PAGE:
Hachigata Castle (鉢形城), located in Yorii-machi, Saitama Prefecture, is a hilltop castle (山城 yamashirō) that formed a natural fortress between the Arakawa River and the Fukazawa River. Modern-day Yorii is a vital traffic hub where JR Hachikō Line, Tōbu Tōjō Line and Chichibu Railway intersect, and Kanetsu Expressway runs nearby. In the Middle Ages, it played a significant role not only as an administrative centre to control the Northern Kantō area along the Kamakura Highway by linking Kozuke (present-day Gunma Prefecture) and Musashi (present-day Saitama and Tōkyō), but also as a bastion against Echigo (modern-day Niigata Prefecture, then the heartland of the Uesugi clan) and Shinano (controlled by the Takeda, present-day Nagano Prefecture).
Hachigata Castle was a stronghold located between two rivers. It was originally constructed on the northeast tip of the plateau and then gradually expanded towards the southwest.
Nagao Kageharu (長尾景春, 1443-1514), a vassal of the Yamanouchi Uesugi clan, constructed the castle around 1476. Later, Hōjō Ujikuni (北条 氏邦, 1541-1597), the third son of Hōjō Ujiyasu married to Daifuku Gozen (大福御前), a daughter of the powerful local lord Fujita Yasukuni (藤田 康邦), expanded it; Hachigata Castle became one of the most important strongholds in the network of Hōjō castles.
The castle was attacked by Takeda Shingen and Uesugi Kenshin, who both invaded from the north. In the First Siege of Hachimata (1568) Shingen failed to capture Hachigata due to its extensive fortifications. the The Second Siege of Hachimata (1590) was one of the final battles in Toyotomi Hideyoshi's campaign against the Hōjō. Ujikuni and his 3,000 defenders resisted the 35,000-men strong forces of Maeda Toshiie and Uesugi Kagekatsu for more than a month. Ujikuni finally surrendered on condition that the lives of the his men would be spared and rushed in vain to help his father in the Hōjō's last stand in Odawara. The castle was eventually demolished in the Edo Period.
Nowadays, the site of the former castle is called Hachigata Castle Park (鉢形城公園). A not insignificant amount of ruins has been preserved on the castle grounds (comprising an area of about 40 hectares or 100 acres); also some walls, a bridge, and a gate have been reconstructed. Hachigata Castle was designated one of the top 100 Japanese castles.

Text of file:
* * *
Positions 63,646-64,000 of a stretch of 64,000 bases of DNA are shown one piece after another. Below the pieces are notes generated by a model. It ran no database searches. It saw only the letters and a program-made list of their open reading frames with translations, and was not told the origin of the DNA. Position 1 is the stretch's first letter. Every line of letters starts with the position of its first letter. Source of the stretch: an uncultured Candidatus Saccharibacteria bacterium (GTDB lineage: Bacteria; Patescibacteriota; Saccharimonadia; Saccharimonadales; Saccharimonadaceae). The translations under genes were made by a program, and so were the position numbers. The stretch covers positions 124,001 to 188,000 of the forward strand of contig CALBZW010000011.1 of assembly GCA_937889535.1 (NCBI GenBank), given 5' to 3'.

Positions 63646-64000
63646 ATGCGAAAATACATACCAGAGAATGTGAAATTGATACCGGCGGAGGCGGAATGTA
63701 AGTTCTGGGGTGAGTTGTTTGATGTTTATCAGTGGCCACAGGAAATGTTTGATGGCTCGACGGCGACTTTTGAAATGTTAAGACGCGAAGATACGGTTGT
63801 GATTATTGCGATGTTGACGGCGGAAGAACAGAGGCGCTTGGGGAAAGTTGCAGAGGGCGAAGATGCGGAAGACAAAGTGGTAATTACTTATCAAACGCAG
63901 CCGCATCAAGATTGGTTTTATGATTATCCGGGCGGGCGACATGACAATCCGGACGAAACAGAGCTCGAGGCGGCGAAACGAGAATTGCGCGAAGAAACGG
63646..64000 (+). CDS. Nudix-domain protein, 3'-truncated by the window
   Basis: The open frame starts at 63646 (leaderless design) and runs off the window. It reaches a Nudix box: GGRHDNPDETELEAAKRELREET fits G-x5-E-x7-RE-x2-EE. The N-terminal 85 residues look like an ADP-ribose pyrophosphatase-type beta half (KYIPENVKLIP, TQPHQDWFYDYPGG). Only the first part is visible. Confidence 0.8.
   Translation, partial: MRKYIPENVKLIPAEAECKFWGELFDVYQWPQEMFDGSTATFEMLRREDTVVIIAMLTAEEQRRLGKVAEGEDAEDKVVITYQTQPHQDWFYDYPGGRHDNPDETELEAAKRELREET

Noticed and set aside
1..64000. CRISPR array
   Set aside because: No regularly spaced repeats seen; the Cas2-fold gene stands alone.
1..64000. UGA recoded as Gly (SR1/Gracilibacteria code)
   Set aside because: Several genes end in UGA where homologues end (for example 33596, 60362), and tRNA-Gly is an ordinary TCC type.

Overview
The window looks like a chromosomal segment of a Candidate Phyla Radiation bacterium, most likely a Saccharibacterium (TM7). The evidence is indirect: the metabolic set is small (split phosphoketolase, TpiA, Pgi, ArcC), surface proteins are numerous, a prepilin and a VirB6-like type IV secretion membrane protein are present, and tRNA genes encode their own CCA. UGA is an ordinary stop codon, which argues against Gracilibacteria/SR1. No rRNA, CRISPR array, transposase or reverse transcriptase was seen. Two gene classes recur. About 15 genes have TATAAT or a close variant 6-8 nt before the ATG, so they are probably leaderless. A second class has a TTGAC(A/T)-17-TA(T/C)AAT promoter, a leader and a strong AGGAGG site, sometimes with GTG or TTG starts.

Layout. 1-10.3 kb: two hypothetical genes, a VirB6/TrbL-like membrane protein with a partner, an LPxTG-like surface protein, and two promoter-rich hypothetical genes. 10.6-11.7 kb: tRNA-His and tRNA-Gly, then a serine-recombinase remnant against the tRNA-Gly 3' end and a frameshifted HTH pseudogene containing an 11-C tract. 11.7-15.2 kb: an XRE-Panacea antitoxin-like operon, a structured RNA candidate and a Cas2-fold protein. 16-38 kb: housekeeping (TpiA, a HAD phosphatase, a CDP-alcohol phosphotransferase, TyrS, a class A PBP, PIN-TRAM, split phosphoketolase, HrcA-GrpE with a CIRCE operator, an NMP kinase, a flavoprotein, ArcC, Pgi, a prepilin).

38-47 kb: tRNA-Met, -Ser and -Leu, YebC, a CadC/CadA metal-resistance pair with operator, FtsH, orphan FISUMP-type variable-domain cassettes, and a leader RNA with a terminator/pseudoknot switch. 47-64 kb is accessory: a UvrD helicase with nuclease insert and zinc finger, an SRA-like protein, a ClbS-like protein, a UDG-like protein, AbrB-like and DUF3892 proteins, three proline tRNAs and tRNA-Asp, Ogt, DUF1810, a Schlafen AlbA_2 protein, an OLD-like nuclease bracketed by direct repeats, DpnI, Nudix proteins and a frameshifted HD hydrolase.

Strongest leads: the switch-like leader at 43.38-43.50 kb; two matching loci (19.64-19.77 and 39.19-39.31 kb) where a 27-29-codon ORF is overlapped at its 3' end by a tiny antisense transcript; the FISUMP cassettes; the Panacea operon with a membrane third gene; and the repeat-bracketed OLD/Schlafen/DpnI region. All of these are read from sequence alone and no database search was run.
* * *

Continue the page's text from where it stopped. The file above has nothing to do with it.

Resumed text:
Travelling to Yorii by car, it took me about ten minutes to reach the castle from Kanetsu Expressway, Hanazono IC. There was a parking lot at the Hachigata Castle History Museum. The museum is a gem and displays a model of the castle before its dismantlement. The diorama gives a good impression of what the original castle must have looked like.
The park itself is well maintained. The photographs below show the second and the third enclosures.
The restored stone wall at the koguchi (虎口, lit. "tiger mouth"), a well-defended gate with elaborate fortifications preventing enemies from entering the castle.
This is the outer enclosure; the central embankment is all that remains of a shrine devoted to the goddess Benzaiten.
The restored umadashi (馬出, a small barrier or compound built in front of the koguchi to protect it from enemy attack and to allow friendly forces to enter or leave the castle; literally "horse gateway").
Walking around the castle grounds, I reached the inner bailey. This picture was taken at the confluence of the Arakawa River and the Fukazawa River.
The part of the inner bailey facing the Arakawa River rose even one step higher.
The Goten bailey marks the highest point of the castle. Below: a monument dedicated to the Japanese author Katai Tayama (田山花袋, 1872-1930).
Looking up the castle from the opposite side of the Arakawa River; the cliff is about approximately 20 meters high and a formidable natural defense.
Date of visit : 22nd June 2013